Air Source Heat Pump?

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evilstevie
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Post Sat. May. 10, 2014 1:06 am

We had a (free) energy audit last week, and the guy mentioned the possibility of an air source heat pump to supplement our propane and coal. These units apparently do not work so well below around 35F, but here in upstate NY there are plenty of days from Oct - Dec, and March - May, where temps are well above that but we still need heat, but typically do not run the coal stove. We currently do have central air and forced hot air ducting, so this potential heat pump would pretty much drop into place, and could be integrated pretty well with our existing propane furnace via a new thermostat.

Anybody have any experience with these units in NY or PA climates? I've read that they're a lot more common further down south....but not sure if the ROI really pans out here in upstate NY.

Thanks!

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davidmcbeth3
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Post Sat. May. 10, 2014 1:30 am

I have one .. it works ... but I never use it with my stove running ...

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Richard S.
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Post Sat. May. 10, 2014 2:26 am

You can use the calculator here to get a starting point, change the efficiency for electric to 280% (or whatever the unit is advertised as).

https://coalpail.com/fuel-comparison-calculator-home-heating

Keep in mind that 280% is under ideal conditions, e.g 55 to 60 degrees outside. As the temperature decreases the efficiency decreases. That's why they are popular in the South, they are in those temperature ranges that are most efficient.
"The difference between stupidity and genius is that genius has its limits."

- Albert Einstein

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Ed.A
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Post Sun. May. 11, 2014 8:23 am

Mine is part of my mini-split AC system. Works great for spring and fall when it's too early/late to hit the coal pile.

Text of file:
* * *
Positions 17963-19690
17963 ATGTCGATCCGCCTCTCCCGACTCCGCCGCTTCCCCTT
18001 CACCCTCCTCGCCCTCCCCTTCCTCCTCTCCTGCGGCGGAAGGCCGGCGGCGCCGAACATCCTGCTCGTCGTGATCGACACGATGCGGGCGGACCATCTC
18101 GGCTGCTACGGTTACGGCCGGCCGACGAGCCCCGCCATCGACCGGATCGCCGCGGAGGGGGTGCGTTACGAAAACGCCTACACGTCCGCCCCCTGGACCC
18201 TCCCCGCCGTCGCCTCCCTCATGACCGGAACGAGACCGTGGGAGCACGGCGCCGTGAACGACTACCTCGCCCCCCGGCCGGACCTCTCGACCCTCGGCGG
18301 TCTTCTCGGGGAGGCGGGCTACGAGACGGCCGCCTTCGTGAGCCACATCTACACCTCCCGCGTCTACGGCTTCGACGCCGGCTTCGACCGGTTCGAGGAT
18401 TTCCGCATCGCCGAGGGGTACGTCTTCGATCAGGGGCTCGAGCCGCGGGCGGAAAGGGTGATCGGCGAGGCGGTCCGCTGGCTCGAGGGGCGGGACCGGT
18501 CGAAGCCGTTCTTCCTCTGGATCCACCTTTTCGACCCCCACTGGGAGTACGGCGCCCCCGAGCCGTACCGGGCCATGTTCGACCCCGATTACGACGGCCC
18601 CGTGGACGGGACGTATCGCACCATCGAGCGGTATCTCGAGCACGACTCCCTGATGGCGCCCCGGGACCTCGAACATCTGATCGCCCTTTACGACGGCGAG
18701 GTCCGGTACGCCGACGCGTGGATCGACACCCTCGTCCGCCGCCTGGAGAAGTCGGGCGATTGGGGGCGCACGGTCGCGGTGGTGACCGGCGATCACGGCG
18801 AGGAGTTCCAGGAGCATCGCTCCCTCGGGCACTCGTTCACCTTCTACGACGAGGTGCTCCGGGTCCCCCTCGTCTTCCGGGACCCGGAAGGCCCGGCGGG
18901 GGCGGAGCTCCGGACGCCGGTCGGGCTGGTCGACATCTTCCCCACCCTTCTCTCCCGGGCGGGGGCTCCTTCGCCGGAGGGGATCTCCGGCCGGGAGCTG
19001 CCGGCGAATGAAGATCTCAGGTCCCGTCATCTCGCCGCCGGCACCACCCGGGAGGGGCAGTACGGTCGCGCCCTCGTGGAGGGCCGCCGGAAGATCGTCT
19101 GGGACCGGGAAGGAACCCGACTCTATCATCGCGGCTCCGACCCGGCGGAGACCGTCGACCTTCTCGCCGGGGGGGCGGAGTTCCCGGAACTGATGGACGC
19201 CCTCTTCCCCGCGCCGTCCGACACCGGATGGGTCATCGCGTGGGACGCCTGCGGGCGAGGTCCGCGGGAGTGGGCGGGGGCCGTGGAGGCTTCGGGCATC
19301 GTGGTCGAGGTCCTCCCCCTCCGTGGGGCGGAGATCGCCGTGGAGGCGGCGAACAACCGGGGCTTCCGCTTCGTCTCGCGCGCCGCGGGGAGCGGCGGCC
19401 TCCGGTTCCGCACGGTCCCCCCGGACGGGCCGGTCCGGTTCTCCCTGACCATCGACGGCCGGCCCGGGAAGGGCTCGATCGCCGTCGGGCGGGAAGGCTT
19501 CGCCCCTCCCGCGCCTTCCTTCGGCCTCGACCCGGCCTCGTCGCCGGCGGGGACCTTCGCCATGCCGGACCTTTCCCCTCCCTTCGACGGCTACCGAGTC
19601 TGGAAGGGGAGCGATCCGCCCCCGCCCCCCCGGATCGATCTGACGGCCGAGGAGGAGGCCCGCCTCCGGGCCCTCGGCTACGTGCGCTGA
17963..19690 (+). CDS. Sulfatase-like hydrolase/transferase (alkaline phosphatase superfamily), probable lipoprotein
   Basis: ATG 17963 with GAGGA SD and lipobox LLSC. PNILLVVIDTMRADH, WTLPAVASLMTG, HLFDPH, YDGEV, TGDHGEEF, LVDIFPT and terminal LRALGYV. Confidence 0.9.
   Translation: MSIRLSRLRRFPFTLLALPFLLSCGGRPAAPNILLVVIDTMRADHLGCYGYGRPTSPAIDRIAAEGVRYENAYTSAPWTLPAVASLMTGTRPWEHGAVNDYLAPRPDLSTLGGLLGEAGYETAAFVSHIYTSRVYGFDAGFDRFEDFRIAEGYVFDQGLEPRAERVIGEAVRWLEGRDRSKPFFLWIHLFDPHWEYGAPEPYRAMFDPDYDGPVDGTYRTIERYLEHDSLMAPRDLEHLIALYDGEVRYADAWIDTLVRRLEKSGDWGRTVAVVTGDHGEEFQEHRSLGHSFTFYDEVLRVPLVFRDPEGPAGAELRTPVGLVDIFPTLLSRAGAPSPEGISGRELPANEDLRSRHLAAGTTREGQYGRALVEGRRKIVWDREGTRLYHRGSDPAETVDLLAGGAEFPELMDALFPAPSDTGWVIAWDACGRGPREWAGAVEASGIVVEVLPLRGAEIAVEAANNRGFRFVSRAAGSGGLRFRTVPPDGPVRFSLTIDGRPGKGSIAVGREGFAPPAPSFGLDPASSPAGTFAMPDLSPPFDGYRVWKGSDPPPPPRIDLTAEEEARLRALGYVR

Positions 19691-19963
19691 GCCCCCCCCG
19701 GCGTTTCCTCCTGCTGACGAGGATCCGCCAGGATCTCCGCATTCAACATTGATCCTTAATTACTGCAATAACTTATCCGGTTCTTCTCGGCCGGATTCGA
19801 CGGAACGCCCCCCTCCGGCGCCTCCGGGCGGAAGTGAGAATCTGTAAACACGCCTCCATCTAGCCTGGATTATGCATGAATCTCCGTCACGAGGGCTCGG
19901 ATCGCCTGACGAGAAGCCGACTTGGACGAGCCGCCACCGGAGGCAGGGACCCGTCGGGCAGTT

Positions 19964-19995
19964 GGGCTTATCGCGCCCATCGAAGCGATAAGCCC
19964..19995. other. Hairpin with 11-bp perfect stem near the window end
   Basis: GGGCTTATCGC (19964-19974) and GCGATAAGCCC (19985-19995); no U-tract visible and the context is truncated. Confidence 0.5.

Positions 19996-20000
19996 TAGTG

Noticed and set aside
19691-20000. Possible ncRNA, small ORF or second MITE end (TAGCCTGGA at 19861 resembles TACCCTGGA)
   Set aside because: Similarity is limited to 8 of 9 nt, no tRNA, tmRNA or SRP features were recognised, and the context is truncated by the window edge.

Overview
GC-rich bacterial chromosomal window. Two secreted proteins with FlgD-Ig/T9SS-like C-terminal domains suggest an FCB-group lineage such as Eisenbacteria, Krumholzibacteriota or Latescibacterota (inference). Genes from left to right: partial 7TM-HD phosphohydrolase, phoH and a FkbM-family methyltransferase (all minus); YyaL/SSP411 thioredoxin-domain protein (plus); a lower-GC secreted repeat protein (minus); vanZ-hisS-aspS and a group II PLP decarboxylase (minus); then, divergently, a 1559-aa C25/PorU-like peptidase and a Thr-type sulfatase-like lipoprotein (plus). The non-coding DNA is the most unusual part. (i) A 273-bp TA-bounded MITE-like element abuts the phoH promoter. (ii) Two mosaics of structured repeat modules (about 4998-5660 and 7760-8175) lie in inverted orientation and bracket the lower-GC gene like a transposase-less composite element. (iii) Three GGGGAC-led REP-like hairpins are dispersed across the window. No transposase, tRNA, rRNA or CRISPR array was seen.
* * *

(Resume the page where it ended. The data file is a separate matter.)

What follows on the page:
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jpete
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Post Sun. May. 11, 2014 9:08 am

The "ductless split" heat pumps are more popular around here. On a 40* day, I routinely see ~125* discharge air coming from these units. They will heat large rooms or small houses pretty quickly at temperature.
Jeff

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McGiever
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Post Sun. May. 11, 2014 9:23 am

Not all heat pumps are created equal...some are really quite good. :)

Ductless Mini Splits operate in the exact design configuration the mfg'r designed them to operate in.
Other type systems added on/into existing duct systems are hit or miss depending on ductwork design/layout...which is rarely optimum.

Heat Pumps are only as good as their installation/system can allow them to be...can't always condemn the unit itself. :roll:
SLOW AND STEADY WINS THE RACE

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Carbon12
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Post Sun. May. 11, 2014 10:46 am

The $$$ you'd spend on the heat pump would buy a hell of a lot of coal,.....even a bunch of propain! Do you have central A/C already? If you do and it needs to be replaced, then and only then I'd go with the heat pump. If you don't have A/C and want it, go for the heat pump also.
No matter where you go,......there you are.

revtim
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Post Fri. Aug. 22, 2014 10:54 am

Why not look into a geothermal heat pump setup? From the research I've done, they are much more efficient and provide significant savings on the cooling side as well. Plus, I'm not sure if this is the case everywhere but in Michigan, our electric utility will set up a separate electric meter for your geothermal heat pump and sell you electricity at half the going rate to power it and your hot water heater too.. assuming it's electric as well. Combined, that makes it a real bargain.... with the exception of the crazy high installation price.
That's the direction I'm headed once I get my coal stoves installed. In the end, I'll have a 3 ton geothermal heat pump plus two coal stoker stoves. The backup for the heat pump will be a forced air LP system that I intend to never run.. except for the fan to move the air. It may seem like overkill but I'm certain that without the coal stoves, the heat pump alone wouldn't keep my home toasty warm on really cold days without the LP kicking in and after this last winter in this old farm house as the Polar Vortex descended and my old LP furnace began dying... like Scarlet O'Hara I proclaimed... "I'm going to live through this and when it's all over, I'll never be chilly again. No, nor any of my folk. If I have to lie, steal, cheat or kill. As God is my witness, I'll never be chilly again."